This is a murder case. Walter Ochmanski, defendant, moves to dismiss the indictment on the ground that its prosecution is barred by the statute of limitations. This opinion concludes that his motion must be dismissed.
The murder charge resulted from the beating death of William Gary Spaven, whose body was found in a wooded area some distance from the trailer park in which the beating occurred. Complaint warrants, naming defendant and a companion, Terry Glass, were issued on September 15, 1980. Three days later, Ochmanski's attorney called the Burlington County Prosecutor's office, said he was aware of the murder charge against his client and would surrender him on September 22,
1980. Ochmanski did not appear as promised. He was indicted on October 24, 1980, failed to appear for his initial plea and a bench warrant was issued for his arrest.
The prosecutor's fugitive unit commenced its pursuit of Ochmanski on October 29, 1980, entering his name in the national crime information center system as a fugitive and, on December 31, 1980, placing his name on the New Jersey most wanted list. He was arrested in Texas on the murder charge on July 22, 1986 and immediately transported to the Burlington County jail where he now awaits trial.
Terry Glass, who was associated with Ochmanski in the beating death of Spaven, was also indicted on October 24, 1980, failed to appear for his initial plea and, like Ochmanski, was pursued as a fugitive. Glass was arrested in Texas on July 18, 1986, and brought to New Jersey on July 30, 1986, where he has been jailed and is awaiting trial. Glass, in a sworn statement, said that he spoke to Ochmanski a few days after the beating and was told that Spaven had died and that Ochmanski "convinced me that the best thing to do was to leave." They did so, traveling together from place to place across the country, using aliases, until they separated approximately two years before their arrest.
On November 19, 1986 the Burlington County Grand Jury returned a superseding indictment charging Ochmanski and Glass in four counts with: (1) conspiracy, a violation of N.J.S.A. 2C:5-2a(1), (2) murder, a violation of N.J.S.A. 2C:11-3a(1) or -3a(2), (3) murder, a violation of N.J.S.A. 2C:11-3a(3), and (4) kidnapping, a violation of N.J.S.A. 2C:13-1b(1). This indictment, in response to which Ochmanski entered a plea of not-guilty, is the subject of the motion to dismiss.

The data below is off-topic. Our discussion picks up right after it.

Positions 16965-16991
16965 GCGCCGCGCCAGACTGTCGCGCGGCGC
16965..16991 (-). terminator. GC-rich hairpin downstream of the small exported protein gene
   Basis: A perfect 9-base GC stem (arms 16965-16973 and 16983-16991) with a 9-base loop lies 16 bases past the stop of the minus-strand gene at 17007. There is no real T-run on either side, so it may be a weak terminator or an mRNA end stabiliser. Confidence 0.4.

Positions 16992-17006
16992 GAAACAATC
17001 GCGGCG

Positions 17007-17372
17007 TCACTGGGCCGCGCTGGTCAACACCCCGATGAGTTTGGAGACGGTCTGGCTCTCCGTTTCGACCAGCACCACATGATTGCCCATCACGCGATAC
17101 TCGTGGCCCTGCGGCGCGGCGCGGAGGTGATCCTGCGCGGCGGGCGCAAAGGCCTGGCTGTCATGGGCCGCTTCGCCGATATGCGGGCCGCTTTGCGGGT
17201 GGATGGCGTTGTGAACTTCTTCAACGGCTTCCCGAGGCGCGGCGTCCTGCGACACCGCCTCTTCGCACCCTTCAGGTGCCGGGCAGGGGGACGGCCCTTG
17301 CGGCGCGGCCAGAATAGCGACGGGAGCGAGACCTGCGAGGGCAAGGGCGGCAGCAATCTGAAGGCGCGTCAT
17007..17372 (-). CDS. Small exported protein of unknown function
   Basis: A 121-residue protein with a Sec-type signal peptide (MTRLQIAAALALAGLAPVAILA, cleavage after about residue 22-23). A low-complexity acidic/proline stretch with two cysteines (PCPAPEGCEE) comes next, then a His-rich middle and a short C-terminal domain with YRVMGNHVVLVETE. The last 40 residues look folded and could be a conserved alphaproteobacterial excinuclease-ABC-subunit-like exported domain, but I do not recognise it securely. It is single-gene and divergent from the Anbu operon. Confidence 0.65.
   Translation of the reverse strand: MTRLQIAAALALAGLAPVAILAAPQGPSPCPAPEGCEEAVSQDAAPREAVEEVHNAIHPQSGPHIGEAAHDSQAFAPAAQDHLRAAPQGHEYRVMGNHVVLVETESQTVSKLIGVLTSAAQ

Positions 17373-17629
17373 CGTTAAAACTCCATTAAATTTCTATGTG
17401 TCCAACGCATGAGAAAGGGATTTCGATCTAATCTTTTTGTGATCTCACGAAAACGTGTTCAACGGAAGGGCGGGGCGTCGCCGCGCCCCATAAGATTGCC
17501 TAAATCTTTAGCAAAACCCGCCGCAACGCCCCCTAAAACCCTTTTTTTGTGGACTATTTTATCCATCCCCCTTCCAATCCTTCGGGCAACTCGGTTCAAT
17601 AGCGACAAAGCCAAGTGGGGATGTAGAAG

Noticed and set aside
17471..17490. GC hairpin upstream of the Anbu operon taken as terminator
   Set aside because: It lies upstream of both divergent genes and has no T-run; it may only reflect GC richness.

The motion must be denied with respect to counts two and three charging murder. Under N.J.S.A. 2C:1-6(a) a prosecution for murder may be commenced at any time. Counts one and four of the indictment charge conspiracy and kidnapping, crimes which must be prosecuted within five years. N.J.S.A. 2C:1-6b(1). As to these charges, therefore, the statute has run
unless it is tolled. It is tolled if Ochmanski was "fleeing from justice," i.e., a fugitive, N.J.S.A. 2C:1-6f, and/or if the second indictment against him charges the "same conduct" as the first. N.J.S.A. 2C:1-6e.
Ochmanski claims that he has not been a fugitive and demands a pretrial testimonial hearing to determine the issue. Under past practice neither a pretrial motion nor a pretrial hearing was allowed. The defense of the statute of limitations could be raised as a question of law only during trial by motion for a judgment of acquittal at the end of the State's case. It could be granted only when the State failed to prove that defendant fled the jurisdiction. When the State produced evidence of flight, the question was for the jury. State v. Rosen, 52 N.J. Super. 210, 214 (Law Div.1958). See also State v. Greenberg, 16 N.J. 568, 578 (1954) (Approving instruction that fugitive status is "a question of fact for the jury to determine."); State v. Estrada, 35 N.J. Super. 459 (Cty.Ct.1955). 32 N.J.Practice (Arnold, Criminal Practice and Procedure) 572, says:
It is unlikely that a pretrial motion may properly be brought to dismiss the indictment on the ground that the statute of limitations has run. Possibly such a pretrial motion could be brought if the indictment on its face states that the crime occurred more than 5 years . . . prior to the finding and return of the indictment, but then only if the state were to concede that there was no proof that the defendant had been a fugitive from justice. Generally, however, the indictment on its face states that the crime occurred within the statutory period. At trial the state must affirmatively prove the commission of the crime within the statutory period. If at the end of the ...